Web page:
The small joint and extremities reconstruction market is growing faster than the hip and knee replacement market. New advanced technologies will help this specialty market grow at a CAGR of about 9 percent over the next few years. Compared to replacement of large joints, small joint reconstruction is a far less common procedure, although the devices have been around for the last few decades. A steady stream of innovations, many developed by the surgeons themselves, underscores the urgent need to meet growing patient demand.
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The US and Europe account for the predominant share of the small joints replacement market. Emerging healthcare markets are currently focused on large joint replacements, although small joint procedures will soon catch up.
- Joint diseases will continue being the leading cause of disability in older people. Growth of this patient base is accelerating as populations around the world age, and rates of chronic inflammatory diseases, osteoarthritis and obesity soar.
- Despite the high complication rate, clinical studies from all over the world show that arthroplasty can be used to successfully treat degenerative diseases and repetitive motion injuries caused by sports and occupational tasks.
- Patient demands are also changing with increasing life expectancy. People with end-stage arthritis are looking for treatment alternatives to arthrodesis that restore mobility and offer a greater quality of life.
- Shoulder replacement or arthroplasty devices are the most common type of small joint replacements, accounting for almost three quarters of the $917million market in 2011.
- Elbow and ankle replacements offer high growth potential due to high rates of injury. There are only a handful of ankle replacement devices leaving a wide open field for new entrants.
- Extremities reconstruction, namely digits, comprises the smallest segment of this market, due in large part to procedural complexity.
- The severe shortage of trained surgeons is a major restraint needing to be addressed.
- More successful technologies are critical in clearing regulatory hurdles, improving reimbursement, and patient acceptance.
- The market is dominated by well-established joint reconstruction specialists such as DePuy, Tornier, Zimmer and Biomet, closely followed by other orthopedic giants like Stryker, Smith and Nephew and Wright Medical. These companies compete fiercely for high-end products with highly reputed niche players such as Integra Life Sciences and Small Bone Innovations.
Marketstrat’s report includes reconstruction devices intended to replace either a whole joint (total joint arthroplasty) or joint components (hemi-arthroplasty). Replacement devices are permanent devices implanted to restore movement, reduce pain and allow weight-bearing.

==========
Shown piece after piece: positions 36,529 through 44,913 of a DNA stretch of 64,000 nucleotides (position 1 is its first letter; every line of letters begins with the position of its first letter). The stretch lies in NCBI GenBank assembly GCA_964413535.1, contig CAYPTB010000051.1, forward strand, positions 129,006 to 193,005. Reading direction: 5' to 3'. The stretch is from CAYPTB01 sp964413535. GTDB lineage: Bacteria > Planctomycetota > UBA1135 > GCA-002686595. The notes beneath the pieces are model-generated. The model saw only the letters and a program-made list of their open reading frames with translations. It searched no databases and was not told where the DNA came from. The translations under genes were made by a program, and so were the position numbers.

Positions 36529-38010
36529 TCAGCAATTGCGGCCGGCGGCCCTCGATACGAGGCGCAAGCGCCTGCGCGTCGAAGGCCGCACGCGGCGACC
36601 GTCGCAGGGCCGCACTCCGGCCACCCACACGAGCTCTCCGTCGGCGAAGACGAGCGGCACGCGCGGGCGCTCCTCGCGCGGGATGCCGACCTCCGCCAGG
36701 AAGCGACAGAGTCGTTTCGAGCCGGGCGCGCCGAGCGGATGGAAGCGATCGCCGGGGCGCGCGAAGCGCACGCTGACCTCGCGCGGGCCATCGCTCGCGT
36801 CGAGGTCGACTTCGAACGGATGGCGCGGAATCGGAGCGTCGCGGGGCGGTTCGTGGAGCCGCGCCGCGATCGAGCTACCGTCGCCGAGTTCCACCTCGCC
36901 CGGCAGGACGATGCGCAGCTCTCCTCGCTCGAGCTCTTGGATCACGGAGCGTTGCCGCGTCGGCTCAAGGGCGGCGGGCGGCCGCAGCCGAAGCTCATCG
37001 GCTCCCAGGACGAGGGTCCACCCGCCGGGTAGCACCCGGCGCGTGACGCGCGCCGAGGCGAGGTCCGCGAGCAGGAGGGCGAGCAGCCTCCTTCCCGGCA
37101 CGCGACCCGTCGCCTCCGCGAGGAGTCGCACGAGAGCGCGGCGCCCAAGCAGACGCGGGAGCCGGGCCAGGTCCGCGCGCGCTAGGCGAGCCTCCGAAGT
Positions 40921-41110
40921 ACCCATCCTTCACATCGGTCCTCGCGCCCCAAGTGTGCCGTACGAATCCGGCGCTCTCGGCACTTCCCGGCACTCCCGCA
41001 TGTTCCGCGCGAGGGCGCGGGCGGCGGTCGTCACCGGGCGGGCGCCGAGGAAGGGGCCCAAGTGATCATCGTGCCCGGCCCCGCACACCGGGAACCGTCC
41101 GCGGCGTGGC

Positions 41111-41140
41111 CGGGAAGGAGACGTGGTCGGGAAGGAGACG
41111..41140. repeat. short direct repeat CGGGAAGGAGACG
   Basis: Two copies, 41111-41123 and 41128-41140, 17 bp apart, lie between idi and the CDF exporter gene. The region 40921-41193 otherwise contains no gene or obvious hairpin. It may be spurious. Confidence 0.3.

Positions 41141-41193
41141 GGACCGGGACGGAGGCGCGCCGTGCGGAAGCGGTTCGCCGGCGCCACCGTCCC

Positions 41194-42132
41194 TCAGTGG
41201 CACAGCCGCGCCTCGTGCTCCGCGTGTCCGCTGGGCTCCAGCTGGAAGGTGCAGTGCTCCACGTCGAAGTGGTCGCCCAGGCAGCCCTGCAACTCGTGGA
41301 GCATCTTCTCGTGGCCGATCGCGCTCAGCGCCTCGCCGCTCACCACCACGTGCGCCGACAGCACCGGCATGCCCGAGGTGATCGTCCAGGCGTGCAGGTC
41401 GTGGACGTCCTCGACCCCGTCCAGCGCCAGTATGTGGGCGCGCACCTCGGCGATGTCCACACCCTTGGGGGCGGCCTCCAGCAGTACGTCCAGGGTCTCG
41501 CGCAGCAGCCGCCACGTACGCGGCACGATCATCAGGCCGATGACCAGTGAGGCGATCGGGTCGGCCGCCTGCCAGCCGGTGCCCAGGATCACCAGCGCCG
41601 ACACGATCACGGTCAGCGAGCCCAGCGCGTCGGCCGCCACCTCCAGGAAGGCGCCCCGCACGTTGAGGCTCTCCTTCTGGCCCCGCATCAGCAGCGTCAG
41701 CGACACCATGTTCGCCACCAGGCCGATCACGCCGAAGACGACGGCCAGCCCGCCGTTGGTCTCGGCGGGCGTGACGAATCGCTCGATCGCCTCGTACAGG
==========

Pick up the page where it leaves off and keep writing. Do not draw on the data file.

Clinical indications are primarily end-stage arthritis and trauma. Joint degeneration due to malignant tumors and congenital abnormalities are less common. Weight, activity level, age and other factors influence patient selection.
Joint reconstruction for extremities (digits) and small joints (shoulder, elbow, wrist and ankle) is relatively less common compared to knee and hip reconstruction. There a relatively fewer manufacturers and trained orthopedic specialists are hard to find, even in developed economies. However, this market is growing. Manufacturers are investing in research and development, introducing innovative technologies that address implant failure. Reconstruction of digits and ankle is particularly rare. Ankle injury rates are high and growing, creating a need for replacement devices.
Implants typically contain metal, plastic and ceramic components. Devices may be cemented and uncemented, bipolar and monopolar devices, total joint replacements or partial, single component or modular. New technologies feature a number of benefits ranging from new articulating surfaces, anatomical designs, enhanced range of motion, easy implantation and alignment, etc. Manufacturers offering small joints and extremities reconstruction devices are typically orthopedic device specialists.
Reimbursement is available for most types of joint reconstruction in the largest markets which are currently the US and Europe. Expansion of insurance coverage is dependent on the accumulation of evidence of safety, cost-effectiveness and clinical efficacy from post-market clinical studies. For many patients who opt for reconstruction surgery, cost prevents a barrier in the current economic landscape. In the US, decreasing Medicare coverage, loss of employer-sponsored insurance due to unemployment and potential healthcare efficiency measures that may be imposed on physicians and hospital systems all threaten the growth of the orthopedic reconstruction market in the near future.
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